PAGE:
The ALMA single dish pipeline achieved recommendation for full acceptance in September. A great deal of effort by the ALMA single dish team was spent over the past several months, acquiring representative test data, running the pipeline in parallel with manual reductions, comparing the results, improving the web log, and improving runtime efficiency.
Future pipeline work will focus on pipeline HPC operations, accessing catalog information where appropriate, and supporting new observing modes.
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We have been rewriting the application layer of the CASA Imager. Core gridding and deconvolution routines are the same as before but the framework into which they are plugged is new. The goal of this refactor is to provide more logical algorithm combination options especially for newer algorithms, better usability via the interface at startup and during runtime, and built-in data parallelization support.
This work was motivated by the fact that in the old CASA Imager, newer algorithms and non-standard combinations of options have had usability and reliability problems. This was often due to how the core routines were connected to a framework that had grown in a way that did not neatly support everything at once. Parallelization required roundabout implementation schemes with different code for serial versus parallel runs and some resulting numerical inconsistencies. The clean task interface had also grown over several years to become somewhat non-intuitive in terms of what various parameter combinations triggered.
Some new user-facing features include the following.
- A task interface (currently named tclean) with parameters organized into functional blocks (data selection, image definition, weighting and gridding (major cycle), deconvolution (minor cycle), iteration control. Additional operational parameters control the ability to save models or not, automatic imagename increments, options to restart runs without recalculating the latest residual image and psf, etc.
- Optional parallelization of the major cycle for continuum imaging and for both major and minor cycles for cube imaging. Parallelization is built into the design with serial and parallel runs using the same code for gridding, deconvolution and normalization. This is in addition to the existing multi-threading capabilities of some gridders and deconvolvers. We are currently in the process of finalizing tests and preparing user documentation on how to set up a parallel casapy imaging run.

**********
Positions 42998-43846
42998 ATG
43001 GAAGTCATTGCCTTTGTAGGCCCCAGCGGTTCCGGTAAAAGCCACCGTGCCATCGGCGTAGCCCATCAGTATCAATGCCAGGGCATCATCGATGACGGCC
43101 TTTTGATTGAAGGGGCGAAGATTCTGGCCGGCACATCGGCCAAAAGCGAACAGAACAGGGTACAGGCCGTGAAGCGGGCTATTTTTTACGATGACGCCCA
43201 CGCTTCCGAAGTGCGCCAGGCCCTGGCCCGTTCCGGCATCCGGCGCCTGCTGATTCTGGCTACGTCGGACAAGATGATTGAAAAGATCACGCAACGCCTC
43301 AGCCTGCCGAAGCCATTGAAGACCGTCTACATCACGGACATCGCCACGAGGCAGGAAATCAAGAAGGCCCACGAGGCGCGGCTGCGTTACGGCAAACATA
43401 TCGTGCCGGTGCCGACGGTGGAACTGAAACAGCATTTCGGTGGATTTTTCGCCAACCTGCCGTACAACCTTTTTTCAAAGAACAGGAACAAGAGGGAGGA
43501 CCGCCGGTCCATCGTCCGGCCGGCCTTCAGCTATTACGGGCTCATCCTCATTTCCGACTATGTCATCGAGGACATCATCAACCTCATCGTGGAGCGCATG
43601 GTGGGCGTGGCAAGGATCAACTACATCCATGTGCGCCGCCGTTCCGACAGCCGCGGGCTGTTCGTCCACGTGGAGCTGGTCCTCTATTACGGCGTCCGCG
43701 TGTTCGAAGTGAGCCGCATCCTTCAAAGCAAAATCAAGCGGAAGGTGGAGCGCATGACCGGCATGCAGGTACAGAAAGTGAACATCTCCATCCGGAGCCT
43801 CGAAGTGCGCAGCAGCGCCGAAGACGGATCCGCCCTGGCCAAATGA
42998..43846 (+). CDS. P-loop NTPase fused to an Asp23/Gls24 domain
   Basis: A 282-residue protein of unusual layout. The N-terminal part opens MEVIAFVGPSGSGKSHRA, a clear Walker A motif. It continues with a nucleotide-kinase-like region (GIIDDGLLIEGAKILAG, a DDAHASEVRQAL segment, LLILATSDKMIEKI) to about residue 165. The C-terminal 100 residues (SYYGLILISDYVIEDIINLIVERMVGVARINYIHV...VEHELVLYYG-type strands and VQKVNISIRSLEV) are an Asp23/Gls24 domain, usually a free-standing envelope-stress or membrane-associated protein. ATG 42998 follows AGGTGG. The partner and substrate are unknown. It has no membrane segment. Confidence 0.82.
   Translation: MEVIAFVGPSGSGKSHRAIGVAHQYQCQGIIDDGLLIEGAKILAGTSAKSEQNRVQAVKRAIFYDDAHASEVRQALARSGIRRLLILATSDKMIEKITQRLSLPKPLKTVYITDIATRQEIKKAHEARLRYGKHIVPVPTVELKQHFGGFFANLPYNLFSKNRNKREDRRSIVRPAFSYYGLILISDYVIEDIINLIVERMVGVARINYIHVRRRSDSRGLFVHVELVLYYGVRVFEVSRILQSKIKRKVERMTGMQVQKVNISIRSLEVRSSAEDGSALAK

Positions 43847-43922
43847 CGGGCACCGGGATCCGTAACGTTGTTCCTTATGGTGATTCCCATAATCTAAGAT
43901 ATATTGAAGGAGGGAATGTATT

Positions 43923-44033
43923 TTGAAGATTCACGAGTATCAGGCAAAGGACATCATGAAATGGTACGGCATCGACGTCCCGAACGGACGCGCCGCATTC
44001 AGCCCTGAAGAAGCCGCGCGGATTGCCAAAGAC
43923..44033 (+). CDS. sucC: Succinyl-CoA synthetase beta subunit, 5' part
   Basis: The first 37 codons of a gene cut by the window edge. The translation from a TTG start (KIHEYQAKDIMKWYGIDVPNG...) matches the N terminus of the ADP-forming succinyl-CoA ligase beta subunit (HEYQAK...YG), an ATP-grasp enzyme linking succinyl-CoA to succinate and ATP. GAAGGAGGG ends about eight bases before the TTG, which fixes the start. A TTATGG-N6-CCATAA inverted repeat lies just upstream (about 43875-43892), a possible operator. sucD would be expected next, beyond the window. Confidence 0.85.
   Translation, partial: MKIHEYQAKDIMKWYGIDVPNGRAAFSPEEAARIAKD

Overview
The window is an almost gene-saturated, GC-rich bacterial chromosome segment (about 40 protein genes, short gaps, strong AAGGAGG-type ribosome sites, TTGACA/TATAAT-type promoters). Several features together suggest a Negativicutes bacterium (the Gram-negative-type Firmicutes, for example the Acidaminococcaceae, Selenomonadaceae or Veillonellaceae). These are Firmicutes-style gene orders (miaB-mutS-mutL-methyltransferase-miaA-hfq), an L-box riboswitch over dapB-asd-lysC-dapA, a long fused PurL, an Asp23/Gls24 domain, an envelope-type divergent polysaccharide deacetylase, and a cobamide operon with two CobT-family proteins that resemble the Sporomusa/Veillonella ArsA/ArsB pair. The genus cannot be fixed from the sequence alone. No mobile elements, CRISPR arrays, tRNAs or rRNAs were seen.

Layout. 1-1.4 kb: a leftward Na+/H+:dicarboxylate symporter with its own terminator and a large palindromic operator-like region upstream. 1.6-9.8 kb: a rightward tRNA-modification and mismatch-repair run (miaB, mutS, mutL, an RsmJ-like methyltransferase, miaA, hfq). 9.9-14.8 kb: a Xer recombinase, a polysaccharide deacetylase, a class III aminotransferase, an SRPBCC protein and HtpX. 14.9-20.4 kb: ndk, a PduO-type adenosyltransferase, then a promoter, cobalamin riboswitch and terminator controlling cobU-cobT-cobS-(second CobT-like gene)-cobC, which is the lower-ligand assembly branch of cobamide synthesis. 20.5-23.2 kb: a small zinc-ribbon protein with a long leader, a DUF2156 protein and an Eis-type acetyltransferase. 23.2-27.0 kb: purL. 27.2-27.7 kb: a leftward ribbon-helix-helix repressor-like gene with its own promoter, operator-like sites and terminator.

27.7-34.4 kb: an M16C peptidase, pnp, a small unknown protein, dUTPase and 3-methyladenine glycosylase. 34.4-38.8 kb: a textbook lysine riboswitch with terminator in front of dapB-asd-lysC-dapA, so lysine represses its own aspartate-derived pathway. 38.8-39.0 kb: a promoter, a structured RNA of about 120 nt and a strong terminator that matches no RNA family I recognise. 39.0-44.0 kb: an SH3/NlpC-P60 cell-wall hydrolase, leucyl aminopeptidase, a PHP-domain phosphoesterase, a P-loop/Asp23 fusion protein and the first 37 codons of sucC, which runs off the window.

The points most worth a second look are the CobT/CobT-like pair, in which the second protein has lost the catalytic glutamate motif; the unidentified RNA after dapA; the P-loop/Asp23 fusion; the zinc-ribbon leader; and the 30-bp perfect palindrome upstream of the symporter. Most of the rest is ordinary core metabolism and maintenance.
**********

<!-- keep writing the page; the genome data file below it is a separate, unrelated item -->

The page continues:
- Wideband mosaicking using the multi-term MFS algorithm (deconvolver='mtmfs') along with A-Projection during gridding to include antenna primary beams while imaging (for ALMA using gridder='mosaicft' and for VLA using gridder='awproject' with additional options, such as the use of conjugate frequency beams to remove the primary beam frequency dependence during gridding).
- Synchronized iteration control across algorithms with additional runtime controls on when to trigger major cycles and to do mask editing (including basic automasking). Currently runtime control is only synchronous (possible at the end of each major cycle) and not supported for parallel cube imaging. Future development work will focus on asynchronous runtime control and support for parallel cube imaging.
- Increased flexibility on multi-field or outlier field imaging (e.g. the ability to use different deconvolvers and gridders for different outlier fields)
- Modified log messages with different algorithms providing information in a consistent style wherever possible, approximate theoretical sensitivity calculations, etc.
- Ability to setup and control modules separately from the python level to allow more straightforward algorithm prototyping than before. For example, use CASA's major cycle and normalization modules (with all options and parallelization), but connect an external minor cycle routine.
All major plumbing and interfaces are in place and extensive testing is underway. However, a large number of minor but useful features and details are yet to be added and tested. Commissioning initially focused on modes that the older clean task did not neatly support, namely wideband mosaicking and parallelization for continuum imaging, applied to some VLA mosaic datasets. It has since progressed to parallel cube imaging and modes most commonly used for ALMA and the pipeline. Comprehensive but lightweight test programs are being developed to exercise as many modes and their combinations as feasible and to serve as demo scripts for users.
Imaging Team: U. Rau, S. Bhatnagar, K. Golap, T. Tsutsumi, J. Kern